Bullion’s drop to a 34-month low in June is spurring demand from buyers of physical metal and jewelry. The cost of borrowing gold reached a 4 1/2-year high in London last week, and may be a “bullish signal,” Standard Chartered Plc said in a report July 10. The bank said gold may rally above $1,400 by the end of the year. A scarcity of liquidity in leasing can lead to high lease rates and negative forward rates, according to the London Bullion Market Association.
While Deutsche Bank AG said July 8 that the worst of the selloff may have passed, banks including Goldman Sachs Group Inc. and Credit Suisse Group are forecasting more declines. Money managers’ holdings of short contracts reached 80,147 last week, the highest since the CFTC data begins in 2006. That can also magnify any rally as speculators close out bearish bets by buying contracts.
Assets in exchange-traded products backed by bullion have plunged 25% this year, wiping $59.8 billion from the value of the funds.
Gold entered a bear market in April as U.S. inflation failed to accelerate as much as some bullion buyers had anticipated and equity markets rallied. The prospect of higher interest rates and a stronger dollar mean the recent gains may be short-lived, said John Goldsmith, the deputy head of equities with Montrusco Bolton Investments in Toronto.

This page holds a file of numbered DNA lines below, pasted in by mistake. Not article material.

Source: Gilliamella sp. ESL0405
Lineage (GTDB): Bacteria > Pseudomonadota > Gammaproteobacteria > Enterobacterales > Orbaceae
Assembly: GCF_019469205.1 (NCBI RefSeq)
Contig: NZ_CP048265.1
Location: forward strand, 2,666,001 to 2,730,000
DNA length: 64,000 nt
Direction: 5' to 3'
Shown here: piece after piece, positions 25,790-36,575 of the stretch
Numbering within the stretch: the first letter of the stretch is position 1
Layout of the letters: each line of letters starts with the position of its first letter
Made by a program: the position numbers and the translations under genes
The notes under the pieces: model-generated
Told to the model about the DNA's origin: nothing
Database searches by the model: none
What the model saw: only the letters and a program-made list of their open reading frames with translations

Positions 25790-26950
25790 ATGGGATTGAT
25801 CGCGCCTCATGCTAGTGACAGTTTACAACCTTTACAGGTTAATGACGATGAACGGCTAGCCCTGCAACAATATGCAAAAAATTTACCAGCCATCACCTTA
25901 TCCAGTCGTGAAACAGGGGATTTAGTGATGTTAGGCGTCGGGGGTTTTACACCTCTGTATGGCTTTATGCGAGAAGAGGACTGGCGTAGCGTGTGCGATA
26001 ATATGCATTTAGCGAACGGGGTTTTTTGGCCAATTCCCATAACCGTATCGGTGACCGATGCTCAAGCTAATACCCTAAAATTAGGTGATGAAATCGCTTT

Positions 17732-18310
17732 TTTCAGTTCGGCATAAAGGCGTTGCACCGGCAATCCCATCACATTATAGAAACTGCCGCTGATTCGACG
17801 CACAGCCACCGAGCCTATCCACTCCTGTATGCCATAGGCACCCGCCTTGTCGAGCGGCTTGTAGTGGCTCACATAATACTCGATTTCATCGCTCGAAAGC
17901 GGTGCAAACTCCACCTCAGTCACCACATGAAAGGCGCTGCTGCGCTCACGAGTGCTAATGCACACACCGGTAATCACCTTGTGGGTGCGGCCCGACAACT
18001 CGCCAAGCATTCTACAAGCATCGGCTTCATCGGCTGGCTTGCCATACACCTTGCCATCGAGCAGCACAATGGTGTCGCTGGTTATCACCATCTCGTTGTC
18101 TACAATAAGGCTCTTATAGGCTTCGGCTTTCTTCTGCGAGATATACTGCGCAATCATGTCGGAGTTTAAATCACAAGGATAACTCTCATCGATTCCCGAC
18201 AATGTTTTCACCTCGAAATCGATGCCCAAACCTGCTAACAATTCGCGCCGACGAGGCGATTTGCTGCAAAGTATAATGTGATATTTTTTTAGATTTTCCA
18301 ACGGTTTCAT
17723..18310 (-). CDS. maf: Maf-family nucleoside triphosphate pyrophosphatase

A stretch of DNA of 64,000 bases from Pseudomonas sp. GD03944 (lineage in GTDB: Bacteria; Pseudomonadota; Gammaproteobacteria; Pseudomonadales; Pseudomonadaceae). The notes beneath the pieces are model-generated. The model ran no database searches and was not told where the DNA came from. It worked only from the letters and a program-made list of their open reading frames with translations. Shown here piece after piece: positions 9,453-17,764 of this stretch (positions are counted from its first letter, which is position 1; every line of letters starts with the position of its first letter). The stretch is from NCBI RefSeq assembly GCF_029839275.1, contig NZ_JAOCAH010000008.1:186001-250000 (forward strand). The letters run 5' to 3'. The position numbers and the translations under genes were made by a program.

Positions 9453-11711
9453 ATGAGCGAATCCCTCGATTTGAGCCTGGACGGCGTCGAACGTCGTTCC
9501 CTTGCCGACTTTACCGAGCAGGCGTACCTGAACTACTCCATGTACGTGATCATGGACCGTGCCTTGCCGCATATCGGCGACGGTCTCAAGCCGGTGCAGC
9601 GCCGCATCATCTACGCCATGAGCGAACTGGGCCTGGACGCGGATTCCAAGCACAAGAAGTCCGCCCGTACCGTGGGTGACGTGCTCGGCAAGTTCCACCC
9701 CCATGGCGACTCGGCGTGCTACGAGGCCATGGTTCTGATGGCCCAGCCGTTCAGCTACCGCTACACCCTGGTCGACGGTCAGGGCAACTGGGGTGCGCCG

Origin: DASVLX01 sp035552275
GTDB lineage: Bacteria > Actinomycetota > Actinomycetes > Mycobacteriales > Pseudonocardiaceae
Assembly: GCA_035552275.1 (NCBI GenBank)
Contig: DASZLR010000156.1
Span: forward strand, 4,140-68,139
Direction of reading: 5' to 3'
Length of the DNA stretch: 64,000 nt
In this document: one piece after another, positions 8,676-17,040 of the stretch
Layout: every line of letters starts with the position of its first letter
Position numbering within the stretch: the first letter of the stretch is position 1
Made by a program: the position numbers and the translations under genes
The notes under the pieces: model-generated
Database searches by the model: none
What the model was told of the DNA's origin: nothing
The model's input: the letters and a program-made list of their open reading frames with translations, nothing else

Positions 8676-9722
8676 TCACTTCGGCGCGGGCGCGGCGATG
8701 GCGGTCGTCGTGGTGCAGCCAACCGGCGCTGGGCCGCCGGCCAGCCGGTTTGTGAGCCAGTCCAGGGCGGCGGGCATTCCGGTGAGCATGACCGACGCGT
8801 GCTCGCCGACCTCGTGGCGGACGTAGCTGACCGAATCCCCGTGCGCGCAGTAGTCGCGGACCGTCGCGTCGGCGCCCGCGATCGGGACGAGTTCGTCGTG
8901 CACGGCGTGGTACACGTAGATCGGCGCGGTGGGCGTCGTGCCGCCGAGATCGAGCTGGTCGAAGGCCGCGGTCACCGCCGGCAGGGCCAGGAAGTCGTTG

“Gold may have gotten oversold and was due for a bounce, but a bounce doesn’t a bull market make,” said Goldsmith, whose company manages C$5.50 billion ($5.28 billion) of assets. “There’s upward pressure on rates and on the dollar.”
Money managers withdrew $1.42 billion from gold funds in the week ended July 10, according to Cameron Brandt, the director of research for Cambridge, Massachusetts-based EPFR Global, which tracks money flows. Total outflows from commodity funds were $1.68 billion, according to EPFR.
Net-long positions in crude oil climbed 6.9% to 281,918 contracts, the highest since May 2011, the CFTC data show. Prices climbed for three weeks, the longest rally since May, and on July 11 reached a 15-month high. U.S. inventories fell 5.1% in two weeks, the biggest plunge since at least 1982, Energy Information Administration data show.